Volume 50, No.1 - Spring 2004
Editor of this issue: Tadas Klimas
ISSN 0024-5089
Copyright © 2004 LITUANUS Foundation, Inc.



Ligita Ramanauskaitė is a graduate of Vytautas Magnus University School of Law where she is presently an adjunct lecturer in law. Ms. Ramanauskaitė is a licensed advocate (attorney-at-law).

The aim of this article is to describe and analyze Lithuanian administrative procedure by contrasting it with French administrative procedure. By the term, "administrative" procedure we do not mean the manner in which an agency performs its work, but the procedure used by the specialized administrative courts to judicially review administrative (governmental) action. Due to space limitations, we will examine only the more distinct features of administrative procedure, and we will examine administrative procedure only up to and including the passing of the decision in a particular case, without analyzing the execution of administrative judgments nor questions of appeal, cassation (repeal), or reconsideration.

We have chosen to compare Lithuanian administrative procedure to that of the French for several reasons. First, Lithuania has chosen to have a separate system of administrative courts. This was done in emulation of French practice, which also has a separate system of administrative courts. In addition, France was the cradle of the independent body of administrative law in Europe, and a comparison of Lithuanian administrative law to French administrative law makes a good deal of sense.

A second reason encouraging our interest in French administrative procedure is that the procedure in the European Court of Justice (ECJ) is modeled upon that of France.1 Therefore, knowledge of this model would be useful for a Lithuanian lawyer seeking to understand the administrative procedure practice of the ECJ.

The contemporary doctrine of the separation of powers arose during the Enlightenment. Paradoxically, in France this doctrine has served as a basis for the creation of a separate administrative law and administrative courts. Napoleon's government distrusted the parliament and courts to such an extent that it interpreted the doctrine of the separation of powers as prohibiting the courts from interfering with the government (administration) in any way. Thus only the administration (that is, the government) itself could weigh conflicts and determine the legality of its own acts. Prominent legal theorists from the common law countries, having a long tradition of independent courts, looked skeptically at the French situation in which the administration was its own judge.2 Even today, the officials of the French administrative courts who hear the cases do not belong to the corps of judges per se and do not necessarily have a degree in law. Most of them are graduates not of law schools, but of the High Administration school.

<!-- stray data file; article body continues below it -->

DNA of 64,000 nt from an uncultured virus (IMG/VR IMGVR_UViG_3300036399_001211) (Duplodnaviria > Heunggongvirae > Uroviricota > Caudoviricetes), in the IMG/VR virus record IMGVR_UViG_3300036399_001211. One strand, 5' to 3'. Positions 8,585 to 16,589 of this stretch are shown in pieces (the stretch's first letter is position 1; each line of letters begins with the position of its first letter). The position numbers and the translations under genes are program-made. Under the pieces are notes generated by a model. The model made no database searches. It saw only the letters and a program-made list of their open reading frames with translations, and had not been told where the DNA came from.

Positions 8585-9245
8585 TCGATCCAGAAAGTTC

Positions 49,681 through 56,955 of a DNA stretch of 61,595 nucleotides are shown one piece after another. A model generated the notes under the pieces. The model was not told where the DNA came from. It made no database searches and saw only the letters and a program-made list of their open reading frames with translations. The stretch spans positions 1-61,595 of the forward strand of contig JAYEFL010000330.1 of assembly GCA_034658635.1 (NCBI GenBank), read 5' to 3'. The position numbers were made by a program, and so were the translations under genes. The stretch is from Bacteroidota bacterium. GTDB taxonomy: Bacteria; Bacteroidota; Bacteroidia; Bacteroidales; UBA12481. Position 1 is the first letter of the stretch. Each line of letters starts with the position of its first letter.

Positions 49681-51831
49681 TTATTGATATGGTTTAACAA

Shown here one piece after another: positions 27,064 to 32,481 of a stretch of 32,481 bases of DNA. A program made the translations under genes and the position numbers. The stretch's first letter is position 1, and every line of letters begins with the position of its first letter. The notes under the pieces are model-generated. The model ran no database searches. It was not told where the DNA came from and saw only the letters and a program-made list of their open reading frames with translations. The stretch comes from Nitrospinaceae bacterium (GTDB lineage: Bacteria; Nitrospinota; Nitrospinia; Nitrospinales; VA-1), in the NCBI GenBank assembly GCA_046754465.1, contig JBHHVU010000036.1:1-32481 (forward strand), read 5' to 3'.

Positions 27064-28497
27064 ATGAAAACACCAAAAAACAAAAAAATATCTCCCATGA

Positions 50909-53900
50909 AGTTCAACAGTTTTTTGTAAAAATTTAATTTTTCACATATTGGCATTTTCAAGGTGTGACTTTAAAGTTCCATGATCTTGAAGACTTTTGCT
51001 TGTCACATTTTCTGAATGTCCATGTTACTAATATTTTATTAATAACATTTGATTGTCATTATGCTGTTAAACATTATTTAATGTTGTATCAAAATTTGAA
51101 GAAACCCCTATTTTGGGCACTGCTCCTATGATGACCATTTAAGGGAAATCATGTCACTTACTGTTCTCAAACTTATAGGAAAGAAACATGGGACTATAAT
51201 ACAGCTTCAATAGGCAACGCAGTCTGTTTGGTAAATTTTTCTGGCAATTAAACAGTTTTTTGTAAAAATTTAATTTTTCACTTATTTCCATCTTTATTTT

The "supreme court" in terms of administrative law in France is called the Conseil d'Etat, which is an institution nearly two hundred years old. In contrast, Lithuanian administrative courts were created in January 1999. To improve the newly created Lithuanian administrative courts, it is important to understand some of the established features of French administrative courts to determine whether or not to adopt more of these features.

1. Overview of the French Administrative Courts

The French administrative court system consists of three tiers. The Conseil d'Etat (State Council), the highest administrative court and the pride of the French, dates from 1799. Tribunaux Administrative (Administrative Tribunals) operate as the courts of first instance since the reform of 1953. The three-tier court system was completed in 1987, when, coping with overcrowding, the Cours Administrative d'Appel (Appellate Administrative Courts) started their activity.

The competence of Lithuanian administrative courts and their division between district administrative courts and the supreme administrative court is in principle similar to those of France. But the competence of the Conseil d'Etat is broader than that of the Lithuanian supreme administrative court, because it has jurisdiction over the legality of acts, whereas in Lithuania this function would be handled by the constitutional court.

It is worthwhile to note several elements completely alien to the Lithuanian administrative courts. First, both the Conseil d'Etat and the Administrative Tribunal advise the administration. Secondly, since 1963, the Conseil d'Etat has to provide to the president of the republic an annual account of its activity. In the account the council can present proposals regarding necessary reforms in public administration. These accounts are published as public documents.